Fathoming Huntington’s disease, genetic testing and the biotechnological era in an academic setting

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Fathoming Huntington’s disease, genetic testing and the biotechnological era in an academic setting

The decision to undergo genetic testing for an inherited, untreatable disease carries the risk of a devastating, life-transforming result. We in the Huntington’s disease community know all too well the medical and social consequences of carrying the genetic mutation for this neurological condition, which produces uncontrollable movements, dementia, and mood and psychiatric disorders. 

At the same time, testing positive for a genetic disorder can potentially provide an individual with sufficient advance warning to enable informed decisions regarding planning a family, finances, insurance coverage, career, and other key matters.
I’ve reflected frequently on the perils, benefits, and ethical challenges of genetic testing. In fewer than five years, my family faced three tests: my mother’s positive test (and diagnosis) for HD in 1995, my positive test in 1999, and our daughter’s negative test in the womb in 2000. I have discussed genetic testing in many articles in this blog as well as in the nearly dozen speeches I have made on HD in the past four years.
I prepared practically all of these written and oral accounts for audiences mainly familiar with HD and the issues surrounding genetic testing. Testing was always just one topic among many covered.
As poignant as ever
Recently I was prompted to ponder genetic testing again, but in a different format and setting. At the invitation of Nazin Sedehi, a senior at theUniversity of San Diego (USD), I participated in a video on HD and my family’s experiences with genetic testing.
After exiting the “HD closet” in late 2012 with the publication of an article in The Chronicle of Higher Education, USD placed a feature story and photos of me and my family on its website.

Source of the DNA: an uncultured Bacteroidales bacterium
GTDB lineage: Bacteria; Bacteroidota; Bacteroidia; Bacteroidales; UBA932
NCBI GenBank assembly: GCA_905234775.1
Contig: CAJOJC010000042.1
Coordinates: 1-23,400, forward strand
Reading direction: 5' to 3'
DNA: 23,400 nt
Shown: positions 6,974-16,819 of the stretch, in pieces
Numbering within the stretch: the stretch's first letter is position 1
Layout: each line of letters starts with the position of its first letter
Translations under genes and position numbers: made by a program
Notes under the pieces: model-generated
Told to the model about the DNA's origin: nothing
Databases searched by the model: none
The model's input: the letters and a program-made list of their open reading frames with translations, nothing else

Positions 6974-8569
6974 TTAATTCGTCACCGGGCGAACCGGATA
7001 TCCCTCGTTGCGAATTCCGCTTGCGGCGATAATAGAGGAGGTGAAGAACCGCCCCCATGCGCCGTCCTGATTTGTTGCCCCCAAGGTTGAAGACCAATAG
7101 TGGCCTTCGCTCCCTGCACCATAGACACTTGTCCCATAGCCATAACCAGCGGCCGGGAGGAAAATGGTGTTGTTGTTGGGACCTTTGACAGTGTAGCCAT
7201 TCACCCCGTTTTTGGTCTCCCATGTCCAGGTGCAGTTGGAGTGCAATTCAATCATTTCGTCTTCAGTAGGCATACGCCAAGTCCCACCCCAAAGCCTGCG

Now, at Sedehi’s behest, I did an interview for two websites aimed at helping a general audience explore the dilemmas of genetic testing and other bioethical challenges.
Sedehi conducted the interview with the benefit of her studies as a pre-med interdisciplinary humanities major. I was distinctly the subject of Sedehi’s research. The interview had a decidedly academic purpose in the broadest, most positive sense of the word: gathering, reflecting upon, and disseminating critical knowledge.
For the first time in an oral presentation, I focused almost exclusively on genetic testing.
Despite having touched often on this topic, it felt as poignant as ever to reflect on it again.
‘You can’t kill the gene’
I met Sedehi after reaching out to her and others at USD who last year set up a new student-designed website called Genetics Generation. The siteaims to provide impartial information about genetics-based technologies and engage the general public regarding genetics and ethics.
The interview took place in my office at USD, where I have taught since 1993 and chaired the Department of History since 2009. Sedehi produced the video for an independent study supervised by Laura Rivard, Ph.D., an adjunct professor in the USD Department of Biology, with the purpose of generating content for the student-run site and Dr. Rivard’s Genetics Generation blog at Nature Education’s Scitable online teaching/learning portal.
“You know, you can’t just extirpate this thing from your body,” I state at the start of the video, underscoring the genetic nature of HD. “It’s not like a virus that you can hope goes away with time if you take some orange juice, and the cold virus goes away. It’s not like a bacteria, which you can treat with an antibiotic.”
I speak as the juxtaposed images of a normal brain and a shrunken HD brain fill the screen.

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